I did try using the phono connections, but if anything the volume levels were slightly lower.

It seems to me the sound volume loss issue lays with the players rather than the TV’s, but could be wrong about that of course.
Experience; is something you gain, just after you needed it most.

When faced with two choices, simply toss a coin. It works not because it settles the question for you. But because in that brief moment while the coin is in the air. You suddenly know what you are hoping for.
Community Veteran
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Registered: 02-08-2007

Re: TV volume

Same problem for me.

Fortunately I can have the sound bar on via the optical connection and have the tv speakers on at the same time, lucky for me the sound can be adjusted on the handset at the same time for both sound bar and tv.

There are times when a pvr recording is played the volume on both is near the 80+ mark and that's with hearing aids.

So it seems this is a common problem with pvr's.

I have a Panasonic prv.

As the volume increases past a certain point the clarity gets worse.

Mayfly
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Re: TV volume

I rarely use external devices but I have noticed there is a difference when using the sound bar with the YouView box and the TV.  

I've also noticed how the music at the beginning & ad breaks is somewhat considerably louder than that of the programme itself on all channels, so I'm constantly using the volume control.

I think there was a campaign about that a few years ago. 

 

Community Veteran
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Registered: 30-08-2007

Re: TV volume

Well interesting, I moved my Samsung DVD player (with its poor sound) to my wife's nursing home, leaving me temporarily without a player at home.

So since I had the need for a player that will play Blu-Ray and DVD's that were not purchased in this country, I decided to pay a little more (quite a lot more actually) for an appropriate player that may play them. I'm being careful with my words here as I'm not sure what the legality of such devices is here in the UK. I seem to recall it is legal to buy them, but due to some of the perverse English laws, not legal to use them. Indeed such players are freely available here.

Trying out the new player (from an extremely well known Japanese maker) with of course region 2 UK and Europe discs, I find the sound levels are refreshingly in sync with the TV's requiring no volume adjustments at all. The new player has only two output options HDMI and digital optical sound, no SCART or phono connections, since my TV optical connection is already in use for the sound bar, I used the HDMI connection.

If one manufacturer can overcome the sound level difficulties with connected devices why, can't the others. I struggle to see what ulterior motive there might be for not doing so, if there is one.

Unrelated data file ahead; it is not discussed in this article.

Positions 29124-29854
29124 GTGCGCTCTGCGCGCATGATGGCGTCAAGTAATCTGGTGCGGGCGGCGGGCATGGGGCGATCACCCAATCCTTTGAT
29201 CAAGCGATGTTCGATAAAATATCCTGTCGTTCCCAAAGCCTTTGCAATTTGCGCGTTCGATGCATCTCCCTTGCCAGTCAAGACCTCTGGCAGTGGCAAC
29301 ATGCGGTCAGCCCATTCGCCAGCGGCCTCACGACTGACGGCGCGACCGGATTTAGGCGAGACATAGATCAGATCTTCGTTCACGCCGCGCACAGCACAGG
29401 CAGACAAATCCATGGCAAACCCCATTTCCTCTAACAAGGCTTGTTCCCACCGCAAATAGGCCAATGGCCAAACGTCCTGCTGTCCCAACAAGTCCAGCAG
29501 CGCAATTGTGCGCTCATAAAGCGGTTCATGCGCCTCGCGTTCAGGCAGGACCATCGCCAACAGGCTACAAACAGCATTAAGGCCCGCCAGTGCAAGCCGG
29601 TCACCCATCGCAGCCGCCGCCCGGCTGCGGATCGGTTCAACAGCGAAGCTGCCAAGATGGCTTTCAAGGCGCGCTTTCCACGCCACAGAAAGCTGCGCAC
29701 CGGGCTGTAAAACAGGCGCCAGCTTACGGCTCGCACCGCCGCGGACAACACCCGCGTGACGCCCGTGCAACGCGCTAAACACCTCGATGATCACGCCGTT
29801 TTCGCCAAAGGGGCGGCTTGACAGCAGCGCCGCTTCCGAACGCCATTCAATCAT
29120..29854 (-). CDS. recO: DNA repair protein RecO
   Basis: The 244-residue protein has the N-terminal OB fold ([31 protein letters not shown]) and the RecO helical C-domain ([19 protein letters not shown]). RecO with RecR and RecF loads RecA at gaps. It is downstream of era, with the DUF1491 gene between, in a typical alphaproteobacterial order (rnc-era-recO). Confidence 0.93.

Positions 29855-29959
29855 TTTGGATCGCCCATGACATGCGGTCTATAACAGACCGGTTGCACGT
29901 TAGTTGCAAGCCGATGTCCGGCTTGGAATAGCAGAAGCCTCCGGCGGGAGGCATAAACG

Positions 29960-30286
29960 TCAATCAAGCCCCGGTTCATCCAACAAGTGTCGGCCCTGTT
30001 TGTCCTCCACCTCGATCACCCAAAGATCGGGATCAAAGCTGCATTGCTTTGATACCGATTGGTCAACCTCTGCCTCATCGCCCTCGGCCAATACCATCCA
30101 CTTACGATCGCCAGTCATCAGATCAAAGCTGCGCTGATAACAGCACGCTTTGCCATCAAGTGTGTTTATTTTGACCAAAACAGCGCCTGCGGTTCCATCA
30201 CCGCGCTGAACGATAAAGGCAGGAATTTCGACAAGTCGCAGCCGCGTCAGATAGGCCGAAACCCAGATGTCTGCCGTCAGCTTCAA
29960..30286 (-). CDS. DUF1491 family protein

I have been using home plug-in video devices practically since the were first available including VHS, Betamax, I even had a Phillips 12" VideoDisc player at one (short) time, might even have some discs around somewhere. But never had any sound level problems with them. This seems to be only something that afflicts fairly modern devices. I thought it might be something to do with the low power voltages that modern devices use these days, but the new player has a 12 volt power pack supply, so that's not the reason. 

Experience; is something you gain, just after you needed it most.

When faced with two choices, simply toss a coin. It works not because it settles the question for you. But because in that brief moment while the coin is in the air. You suddenly know what you are hoping for.
RobPN
Seasoned Pro
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Registered: 17-05-2013

Re: TV volume

I sometimes experience low audio levels myself, and IME there are all sorts of reasons for this, some of which I haven't managed to resolve.

 

I've not used a DVD (or other disc) player for quite a few years but I do remember there were settings somewhere in the Audio options of the Pioneer player I had for selecting the outputted audio format.  This might be necessary because you may be feeding multi-channel sound to a device with only stereo (or even mono) playback capabilities, and so it was possible to select the output to suit, e.g. down-mix 5.1 to stereo to suit the playback device.  Without doing so the audio information from some channels could be lost.

 

It's also possible that settings need to be changed in the Audio menu of (some) TVs.  On my Samsung there are options (some are sometimes greyed out) according to what audio tracks are available, e.g. a choice between PCM, Dolby Digital and DTS formats.  Sometimes changing the format helps, sometimes not